In the series The inside story x 3, experts from the Plan.Net group regularly explain a current topic from the digital world from different perspectives. What does it mean for Granny, and for an agency colleague? And what does the customer – in other words, a company – get out of it?

While you often find signs saying “No cash, only cards” in shops and restaurants abroad, cash is still the most popular payment method in Germany. In many places, debit and credit cards are not accepted. Up until now, mobile payment has also been difficult in Germany, but that could change this year. With the launch of Google Pay in June and the planned launch of Apple Pay in September, the German market will finally be tapped. So it’s high time for retailers and marketers to consider the impact of mobile payment on the shopping experience.

Mobile payment is still virtually never used in Germany

Grandma, we have to talk. Why are you so determined to hold on to your beloved cash, and so reluctant to use new payment methods? Are you concerned about security? Fear of Internet fraudsters and concern about data protection is likely the major reason why mobile payment has not yet been successful in Germany. Mobile payment has previously been used for small, low-risk transactions, such as grocery shopping or public transport.

Or are you reluctant because you do not yet realise how beneficial mobile payment could be for you? Admittedly, contactless payment using debit or credit cards at the register in bricks-and-mortar retailers has the same advantages as mobile payment: speed and convenience.

Whatever the reasons preventing you from giving mobile payment a chance, you’re not alone. According to a survey by Oliver Wyman (2017), only seven per cent of German respondents have ever paid with their smartphone at the point of sale. The positive news: one third of non-users can imagine using mobile payment in the future.

Mobile payment has been mainstream in Asia for some time

Here in Germany, we are still coming to terms with the “new” option of mobile payment, while in Asia paying by smartphone has long been part of everyday life. Last year, 70 per cent of mobile Internet users in China paid using their mobile phones (CNNIC 2017), which accounted for more than half of all payments in the same period, according to a study by the Deutsche Bundesbank. The leading providers are the instant messenger WeChat (WeChat Pay) and the online retailer Alibaba (Alipay). The use of these two mobile payment apps is simple. To complete a transaction, all you need is a QR code and the app. Simply scan the QR code and pay in the app. Alipay and WeChat Pay not only work in large stores, but can even be used to pay for a melon at a small street vendor.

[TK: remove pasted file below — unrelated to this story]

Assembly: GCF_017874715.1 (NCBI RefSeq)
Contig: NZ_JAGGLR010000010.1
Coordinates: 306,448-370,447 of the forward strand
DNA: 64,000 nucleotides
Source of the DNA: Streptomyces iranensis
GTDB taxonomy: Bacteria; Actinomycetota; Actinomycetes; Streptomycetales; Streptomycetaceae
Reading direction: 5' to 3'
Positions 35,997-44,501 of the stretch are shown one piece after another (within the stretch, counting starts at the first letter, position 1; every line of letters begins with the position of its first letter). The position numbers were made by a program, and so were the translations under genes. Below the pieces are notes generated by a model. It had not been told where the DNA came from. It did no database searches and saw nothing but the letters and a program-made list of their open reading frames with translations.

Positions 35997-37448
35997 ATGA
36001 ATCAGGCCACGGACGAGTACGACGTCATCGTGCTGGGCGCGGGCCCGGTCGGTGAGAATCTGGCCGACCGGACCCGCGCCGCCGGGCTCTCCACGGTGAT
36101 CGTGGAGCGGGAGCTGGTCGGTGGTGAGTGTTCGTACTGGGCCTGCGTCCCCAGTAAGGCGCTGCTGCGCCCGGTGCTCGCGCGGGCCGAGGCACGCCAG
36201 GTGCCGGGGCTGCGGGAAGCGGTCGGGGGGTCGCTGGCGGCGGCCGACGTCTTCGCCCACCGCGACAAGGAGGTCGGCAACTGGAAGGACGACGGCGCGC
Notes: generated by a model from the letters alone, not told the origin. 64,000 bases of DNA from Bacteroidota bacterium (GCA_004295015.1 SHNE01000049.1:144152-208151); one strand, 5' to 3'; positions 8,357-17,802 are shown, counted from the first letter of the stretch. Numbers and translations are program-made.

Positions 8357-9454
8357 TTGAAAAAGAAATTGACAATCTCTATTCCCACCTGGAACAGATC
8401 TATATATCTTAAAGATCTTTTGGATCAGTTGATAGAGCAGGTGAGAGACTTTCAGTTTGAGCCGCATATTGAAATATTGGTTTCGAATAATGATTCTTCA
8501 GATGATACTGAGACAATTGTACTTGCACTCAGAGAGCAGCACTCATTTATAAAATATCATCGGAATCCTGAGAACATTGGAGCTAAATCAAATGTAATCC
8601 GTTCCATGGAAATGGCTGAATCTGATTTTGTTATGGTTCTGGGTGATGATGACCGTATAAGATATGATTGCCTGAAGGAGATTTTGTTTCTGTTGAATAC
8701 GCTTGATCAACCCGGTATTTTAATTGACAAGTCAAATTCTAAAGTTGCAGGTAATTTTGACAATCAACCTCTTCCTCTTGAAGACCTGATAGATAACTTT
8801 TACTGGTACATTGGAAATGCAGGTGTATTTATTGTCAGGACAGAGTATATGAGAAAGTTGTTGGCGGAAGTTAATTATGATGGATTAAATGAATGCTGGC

An even more exciting prospect is that, in the future, you may be able to pay without even needing your smartphone to authenticate the payment process.

In the Chinese metropolis of Hangzhou, customers of the fast-food chain KFC can pay with a smile. The face recognition software “Smile to Pay” takes one to two seconds to create a 3D scan of the face and identify the customer. For security reasons, the order is additionally verified by entering the mobile phone number.

Will developments in the mobile payment sector have an impact on agency work? Probably not any time soon. But in the future it may be possible to book the post-payment page as an advertising space with Google Pay and to play ads that are tailored to the user profile – age, gender, region and consumer behaviour.

How can merchants take advantage of mobile payment for themselves?

Mobile payment has so far been somewhat neglected by bricks-and-mortar retailers. Digital trends such as augmented reality, virtual reality and speech assistants have been seen as much more exciting. But mobile payment is an important part of the digitisation of bricks-and-mortar retail and should not be ignored. Many customers already use their smartphone during offline shopping – as a storefinder, for product research or for navigation within the store with the help of augmented reality apps. Now, the next logical step is the digitisation of the purchase.

When bricks-and-mortar stores support mobile payment as a payment method, they offer their customers two advantages, namely time savings and convenience. With consumers’ increasingly fast-moving and mobile lifestyle in mind, these factors are critical to customer experience and customer satisfaction.

The fashion department store Breuninger is a pioneer of mobile payment in Germany. Breuninger is the first German department store to offer Alipay and WeChat Pay as a payment method aimed at wealthy and shopping-happy Chinese tourists.

Will German shoppers start using mobile payment methods more in future? Only time will tell. In any case, bricks-and-mortar stores should already be considering how to integrate mobile payment into the customer experience.

In the series The inside story x 3, experts from the Plan.Net group regularly explain a current topic from the digital world from different perspectives. What does it mean for Granny, and for an agency colleague? And what does the customer – in other words, a company – get out of it?